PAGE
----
Tom Cunliffe: Sailing at just a few knots seems terribly slow to modern minds, but it stealthily does our souls a lot of good
Have you noticed the way the world seems to spin a lot faster in the first few hours after returning from a cruise? It struck me hard when I came ashore from a three-year trip in yachting’s slow lane and wandered into a Liverpool car auction. I bought a Citroën Dyane for fifty quid and
motored back to my boat in Conwy.
The old Dyane was a sort of 2CV on steroids, but there’s only so much that even the French can do with 600cc. That car could carry anything I threw into the back and it did fifty to the gallon, but when it came to performance it was a dog. Even so, I managed to wind it up to a mile a minute on its inaugural passage. The bridges seemed to rush towards me at impossible velocity, yet everyone else was batting by as though I were standing still.
After sailing fifteen thousand miles at six knots on a good day, the traverse between junctions on the M62 felt like taking off in a fighter jet. The same shakeup still happens every autumn. I come puttering home up the Beaulieu River and clamber into my modern car. Then I zoom away across the New Forest at the legal limit of 40 miles per hour, horrified that this unnatural rate of progress drove me silly three months ago because it felt so slow.
“If the tide’s flooding, the tide’s flooding and there’s nothing you or me or anyone else can do about it”
There is a message here which I forget with such consistently that this year I intend to hammer it home while I’m still at sea and store it away for later. Like most of us, I live much of my life in today’s fast lanes of social media, email and deadlines. Thank goodness the sea knows nothing of this and will have none of it. When we sail away we are constrained by greater forces and I have grown to appreciate the experience.
I once owned a little boat that lived in a mud berth up the Hamble River. One mid- summer’s night we’d floated off the ooze in moonlight and were lying to a deepwater mooring ready for a dawn start. I was hoisting her main at 0500 when Eddie the fisherman pottered by in his ancient boat for a spot of early dredging. Eddie was probably the last of the breed of fishermen-yacht hands who sailed the J-class boats in the 1930s.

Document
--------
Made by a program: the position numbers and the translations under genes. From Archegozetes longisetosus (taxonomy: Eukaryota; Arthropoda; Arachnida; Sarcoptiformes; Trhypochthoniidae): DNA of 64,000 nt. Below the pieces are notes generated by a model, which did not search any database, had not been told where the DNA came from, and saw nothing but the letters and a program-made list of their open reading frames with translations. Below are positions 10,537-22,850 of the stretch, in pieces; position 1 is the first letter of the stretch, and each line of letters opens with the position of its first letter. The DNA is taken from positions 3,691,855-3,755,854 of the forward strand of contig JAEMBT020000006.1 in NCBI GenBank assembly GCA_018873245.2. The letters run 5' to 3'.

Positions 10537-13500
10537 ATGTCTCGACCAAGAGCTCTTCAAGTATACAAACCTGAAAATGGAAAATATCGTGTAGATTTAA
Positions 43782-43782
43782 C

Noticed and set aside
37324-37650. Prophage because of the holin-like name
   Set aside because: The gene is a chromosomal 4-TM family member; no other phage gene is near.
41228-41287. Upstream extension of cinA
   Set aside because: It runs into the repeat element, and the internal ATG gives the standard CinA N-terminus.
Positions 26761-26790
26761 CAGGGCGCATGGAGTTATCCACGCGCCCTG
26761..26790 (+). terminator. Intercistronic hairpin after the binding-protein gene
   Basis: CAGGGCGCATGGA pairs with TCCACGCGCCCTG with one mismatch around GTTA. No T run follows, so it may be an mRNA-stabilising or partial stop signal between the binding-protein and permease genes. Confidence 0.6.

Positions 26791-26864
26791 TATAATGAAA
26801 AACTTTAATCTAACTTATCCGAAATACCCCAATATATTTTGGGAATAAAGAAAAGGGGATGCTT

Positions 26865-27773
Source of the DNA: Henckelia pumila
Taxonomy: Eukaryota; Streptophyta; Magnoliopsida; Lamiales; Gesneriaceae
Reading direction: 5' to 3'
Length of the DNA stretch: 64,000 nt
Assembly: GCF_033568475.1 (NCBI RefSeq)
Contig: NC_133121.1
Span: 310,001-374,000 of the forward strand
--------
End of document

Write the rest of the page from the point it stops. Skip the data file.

Many hailed from the neighbouring River Itchen, where street names such as Defender Road, Shamrock Road and Ailsa Lane still recall their years of glory. Eddie terrified me, but looking back I think he was a kind man. Now he took off way and hung on the tide to shoot the breeze.
‘Where you bound, Nipper?’ he asked,puffing the ash off the fag-end that lived permanently on his lower lip. ‘I’m away down to Weymouth. Thought I’d get the best of the day,’ I replied.
Eddie looked at the wind which was set sweetly in the southwest and showing no sign of changing. ‘You may as well go back to bed till eleven o’clock then,’ he advised. ‘Tide’ll be flooding by the time you arrive at Calshot if you leave now. You’ll have six hours beating on the spot in that boat of yours.’
‘I dunno,’ I replied. ‘Maybe I’ll go and give it a shot anyway.’
‘Listen,’ he said. ‘If the tide’s flooding up the Solent, the tide’s flooding up the Solent and there’s nothing you or me or anyone else can do about it. Turn in now and be grateful when the ebb comes, because come it surely will.’
You didn’t argue with Eddie. He understood that sailing obliges us to accept nature’s own pace. Year after year I fail to see the good this is doing for my soul until I drive away from the boat at the end and confront the awful speed of my shore life. This year, I plan to relish every minute of travelling slowly.